Top 5 Plant-Based Sources For Omega-3 Fatty Acids

Top 5 Plant-Based Sources For Omega-3 Fatty Acids

Including more omega-3 fatty acids in your diet can provide numerous health benefits. According to various studies, they reduce inflammation, reduce blood triglycerides, and can even lower your risk of dementia1.

Omega-3 fatty acids come from many sources, but the best known include fish oil and fatty fish, such as Alaska Pollock.

But did you know that you can get omega-3 fatty acids from plant-based foods? Check out the top 5 plant sources for omega-3 fatty acids:

1. Chia Seeds

  • Chia seeds offer many health benefits including lots of protein and fiber. What you may not realize is that they are also a great source for ALA omega-3 fatty acids.
  • Thanks to the protein, fiber, and omega-3 they contain, studies have shown that they decrease the risk for chronic disease when they are part of a healthy diet.
  • According to one study, Chia seeds lowered glucose intolerance, inflammatory markers, and blood triglycerides2.
  • A study conducted in 2007 showed that eating Chia seeds increased the good HDL cholesterol and omega-3 blood levels while decreasing blood triglycerides3.
  • Including 1 ounce of Chia seeds in your daily diet can exceed the recommended daily intake of omega-3 fatty acids.
  • You can make a Chia seed pudding or sprinkle them on anything from yogurts, salads, and smoothies.
  • Vegans sometimes use ground Chia seeds as a substitute for eggs. Combine 1 tablespoon with 3 tablespoons of water and it will replace one egg in your recipes.

2. Brussels Sprouts

  • Brussels sprouts contain high levels of vitamin C, K, and fiber. They also provide plenty of omega-3 fatty acids.
  • Brussels sprouts are cruciferous vegetables and are rich in many nutrients including omega-3 fatty acids.
  • One study found that increasing your intake of cruciferous vegetables can reduce your risk of heart disease by 16%4.
  • When Brussels sprouts are cooked, they contain three times as much omega-3s. In 1/2 cup of cooked Brussels sprouts, you will find 135 mg of omega-3 fatty acids.
  • Brussels sprouts are can be served roasted, blanched, steamed, or stir-fried.

3. Algal Oil

  • Algal oil comes from algae and is a vegan resource that has both DHA and EPA.
  • According to some studies, Algal oil is similar to seafood in its availability of both DHA and EPA5.
  • A recent study also showed that those who were supplemented with a DHA algal oil compound showed an improvement in memory6.

4. Hemp Seeds

  • Hemp seeds provide your body with protein, iron, magnesium, zinc, and omega-3.
  • A number of studies have shown that hemp seeds can improve heart health. It can prevent blood clots from forming or help the heart to recover after a heart attack occurs7.
  • There is approximately 6000 mg of ALA in each ounce of hemp seeds.
  • You can sprinkle hemp seeds on your yogurt or mix them in a smoothie.

5. Walnuts

  • Walnuts have a lot of healthy fats and ALA omega-3 fatty acids. They are about 65% fat by weight.
  • A number of studies have shown that walnuts may help to improve brain health8.
  • In 2011, a study was conducted that showed the benefits of eating walnuts improved memory.
  • Significant improvements in learning, memory, motor development and anxiety were shown in another study done on patients with Alzheimer’s disease9.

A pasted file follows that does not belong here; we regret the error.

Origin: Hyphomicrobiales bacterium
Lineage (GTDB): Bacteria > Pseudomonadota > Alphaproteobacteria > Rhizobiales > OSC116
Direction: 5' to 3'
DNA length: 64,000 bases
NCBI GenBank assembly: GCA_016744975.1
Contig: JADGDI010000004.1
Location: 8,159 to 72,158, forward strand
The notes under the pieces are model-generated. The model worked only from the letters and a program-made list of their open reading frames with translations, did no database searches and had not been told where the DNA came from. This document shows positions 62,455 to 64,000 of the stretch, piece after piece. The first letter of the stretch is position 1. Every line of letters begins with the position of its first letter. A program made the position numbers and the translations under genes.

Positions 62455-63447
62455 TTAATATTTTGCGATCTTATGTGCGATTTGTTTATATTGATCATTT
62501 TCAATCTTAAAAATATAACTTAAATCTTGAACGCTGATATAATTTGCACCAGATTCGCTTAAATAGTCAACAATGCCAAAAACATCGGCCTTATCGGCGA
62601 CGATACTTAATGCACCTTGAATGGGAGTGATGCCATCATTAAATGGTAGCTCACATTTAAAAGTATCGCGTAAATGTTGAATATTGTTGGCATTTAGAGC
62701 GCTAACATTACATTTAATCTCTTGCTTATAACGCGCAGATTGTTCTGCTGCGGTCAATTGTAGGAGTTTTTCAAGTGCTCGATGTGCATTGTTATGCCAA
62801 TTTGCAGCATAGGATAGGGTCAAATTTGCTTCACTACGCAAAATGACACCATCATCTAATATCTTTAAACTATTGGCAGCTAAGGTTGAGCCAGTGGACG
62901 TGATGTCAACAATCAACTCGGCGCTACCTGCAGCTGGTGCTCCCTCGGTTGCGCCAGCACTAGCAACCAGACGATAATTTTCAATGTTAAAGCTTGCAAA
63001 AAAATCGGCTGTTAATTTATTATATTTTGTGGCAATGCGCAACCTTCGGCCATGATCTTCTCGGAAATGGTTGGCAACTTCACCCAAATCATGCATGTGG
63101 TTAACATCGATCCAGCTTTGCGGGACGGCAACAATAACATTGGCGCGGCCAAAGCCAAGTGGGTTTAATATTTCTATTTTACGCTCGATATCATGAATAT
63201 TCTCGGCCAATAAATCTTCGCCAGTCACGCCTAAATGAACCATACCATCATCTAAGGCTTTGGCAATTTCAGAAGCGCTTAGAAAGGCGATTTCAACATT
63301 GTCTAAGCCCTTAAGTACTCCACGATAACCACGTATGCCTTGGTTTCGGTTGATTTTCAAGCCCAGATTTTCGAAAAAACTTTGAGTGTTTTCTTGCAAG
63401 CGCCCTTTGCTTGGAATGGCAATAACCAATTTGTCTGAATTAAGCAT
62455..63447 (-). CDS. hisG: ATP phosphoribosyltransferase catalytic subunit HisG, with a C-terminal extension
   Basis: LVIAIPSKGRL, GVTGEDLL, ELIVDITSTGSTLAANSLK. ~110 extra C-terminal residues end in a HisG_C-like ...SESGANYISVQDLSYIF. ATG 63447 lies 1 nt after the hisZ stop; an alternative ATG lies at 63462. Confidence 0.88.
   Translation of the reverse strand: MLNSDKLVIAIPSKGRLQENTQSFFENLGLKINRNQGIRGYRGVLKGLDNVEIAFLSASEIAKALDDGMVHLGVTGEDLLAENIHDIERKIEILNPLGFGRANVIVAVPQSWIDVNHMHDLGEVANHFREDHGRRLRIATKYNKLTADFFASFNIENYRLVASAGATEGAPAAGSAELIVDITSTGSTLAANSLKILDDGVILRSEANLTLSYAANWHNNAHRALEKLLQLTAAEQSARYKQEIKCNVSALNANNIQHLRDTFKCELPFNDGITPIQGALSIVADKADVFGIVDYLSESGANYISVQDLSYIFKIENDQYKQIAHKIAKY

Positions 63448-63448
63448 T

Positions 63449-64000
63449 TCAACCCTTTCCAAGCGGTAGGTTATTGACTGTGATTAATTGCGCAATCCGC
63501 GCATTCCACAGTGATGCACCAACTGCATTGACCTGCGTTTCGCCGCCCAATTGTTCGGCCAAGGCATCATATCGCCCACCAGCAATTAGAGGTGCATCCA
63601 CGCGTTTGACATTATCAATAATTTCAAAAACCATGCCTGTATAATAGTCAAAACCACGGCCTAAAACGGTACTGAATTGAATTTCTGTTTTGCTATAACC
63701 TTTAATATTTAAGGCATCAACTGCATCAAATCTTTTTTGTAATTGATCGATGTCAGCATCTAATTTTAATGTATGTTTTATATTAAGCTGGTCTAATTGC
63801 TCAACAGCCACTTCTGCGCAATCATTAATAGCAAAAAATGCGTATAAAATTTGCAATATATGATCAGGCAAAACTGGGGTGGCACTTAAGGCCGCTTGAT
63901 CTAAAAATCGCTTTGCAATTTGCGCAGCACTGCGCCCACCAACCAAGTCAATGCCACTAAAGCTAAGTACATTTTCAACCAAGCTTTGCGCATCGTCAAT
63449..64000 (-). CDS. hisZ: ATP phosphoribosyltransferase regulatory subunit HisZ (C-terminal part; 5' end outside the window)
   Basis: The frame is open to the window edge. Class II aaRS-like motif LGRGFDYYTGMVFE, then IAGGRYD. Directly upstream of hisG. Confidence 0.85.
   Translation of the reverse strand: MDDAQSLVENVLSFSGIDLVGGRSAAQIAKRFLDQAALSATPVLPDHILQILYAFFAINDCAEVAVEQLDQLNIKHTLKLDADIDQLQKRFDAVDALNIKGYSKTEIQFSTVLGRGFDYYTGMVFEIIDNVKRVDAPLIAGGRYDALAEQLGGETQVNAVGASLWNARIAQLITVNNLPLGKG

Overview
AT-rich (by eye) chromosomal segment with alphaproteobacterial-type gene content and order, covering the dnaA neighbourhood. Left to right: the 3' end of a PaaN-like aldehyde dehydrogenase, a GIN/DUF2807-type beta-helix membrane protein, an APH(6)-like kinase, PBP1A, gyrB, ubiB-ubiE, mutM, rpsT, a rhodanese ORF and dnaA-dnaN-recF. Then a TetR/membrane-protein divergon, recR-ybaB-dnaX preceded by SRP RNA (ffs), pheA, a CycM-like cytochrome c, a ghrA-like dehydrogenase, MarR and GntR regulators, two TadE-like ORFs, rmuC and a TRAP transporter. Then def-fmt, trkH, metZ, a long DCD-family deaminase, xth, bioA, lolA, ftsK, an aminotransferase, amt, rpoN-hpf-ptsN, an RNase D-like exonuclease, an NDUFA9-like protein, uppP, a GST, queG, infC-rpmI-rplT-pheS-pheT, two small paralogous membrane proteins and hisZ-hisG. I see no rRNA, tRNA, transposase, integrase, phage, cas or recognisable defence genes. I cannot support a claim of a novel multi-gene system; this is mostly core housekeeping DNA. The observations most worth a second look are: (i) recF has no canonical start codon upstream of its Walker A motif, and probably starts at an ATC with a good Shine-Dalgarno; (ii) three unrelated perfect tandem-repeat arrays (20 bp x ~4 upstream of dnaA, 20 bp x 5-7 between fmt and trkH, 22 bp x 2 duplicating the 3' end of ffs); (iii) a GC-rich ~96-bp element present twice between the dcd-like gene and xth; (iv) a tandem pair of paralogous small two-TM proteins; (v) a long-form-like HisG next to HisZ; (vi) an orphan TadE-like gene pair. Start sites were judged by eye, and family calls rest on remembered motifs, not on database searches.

• Including one serving of walnuts in your daily diet can give you all of your day’s requirements of omega-3 fatty acids. An ounce of walnuts contains 2,542 mg.
  • You can get more walnuts in your diet by adding them to your cereal or granola. Sprinkle them on yogurt or just grab a handful and enjoy them as a snack.

There are still those who don’t get enough omega-3s from their food, which is why we recommend supplementing with NATURELO’s wild-caught Alaskan Pollock omega-3 fish oil.

References:

1. https://www.ncbi.nlm.nih.gov/pubmed/24505395, Effect of marine-derived n-3 polyunsaturated fatty acids on C-reactive protein, interleukin 6 and tumor necrosis factor α: a meta-analysis, 2014 Feb 5;9(2):e88103. doi: 10.1371/journal.pone.0088103. eCollection 2014

2. https://www.ncbi.nlm.nih.gov/pubmed/22090467, A dietary pattern including nopal, chia seed, soy protein, and oat reduces serum triglycerides and glucose intolerance in patients with metabolic syndrome., 2012 Jan;142(1):64-9. doi: 10.3945/jn.111.147447. Epub 2011 Nov 16

3. https://www.ncbi.nlm.nih.gov/pubmed/17356263, Effect of dietary alpha-linolenic fatty acid derived from chia when fed as ground seed, whole seed and oil on lipid content and fatty acid composition of rat plasma, 2007;51(1):27-34. Epub 2007 Mar 14

4. https://www.ncbi.nlm.nih.gov/pmc/articles/PMC4973479/, The effect of green leafy and cruciferous vegetable intake on the incidence of cardiovascular disease: A meta-analysis, 2016 Jan-Dec; 5: 2048004016661435

5. https://www.ncbi.nlm.nih.gov/pubmed/18589030, Algal-oil capsules and cooked salmon: nutritionally equivalent sources of docosahexaenoic acid, 2008 Jul;108(7):1204-9. doi: 10.1016/j.jada.2008.04.020

6. https://www.ncbi.nlm.nih.gov/pubmed/25958644, [Study of DHA algal oil compound preparation on improving memory], 2015 Jan;44(1):86-90

7. https://www.ncbi.nlm.nih.gov/pubmed/18418423, Cholesterol-induced stimulation of platelet aggregation is prevented by a hempseed-enriched diet, 2008 Apr;86(4):153-9. doi: 10.1139/Y08-011

8. https://www.ncbi.nlm.nih.gov/pubmed/22048906, Effects of walnuts (Juglans regia) on learning and memory functions, 2011 Nov;66(4):335-40. doi: 10.1007/s11130-011-0260-2

9. https://www.ncbi.nlm.nih.gov/pubmed/25024344, Dietary supplementation of walnuts improves memory deficits and learning skills in transgenic mouse model of Alzheimer’s disease, 2014;42(4):1397-405. doi: 10.3233/JAD-140675

2019-01-10T13:23:13+00:00

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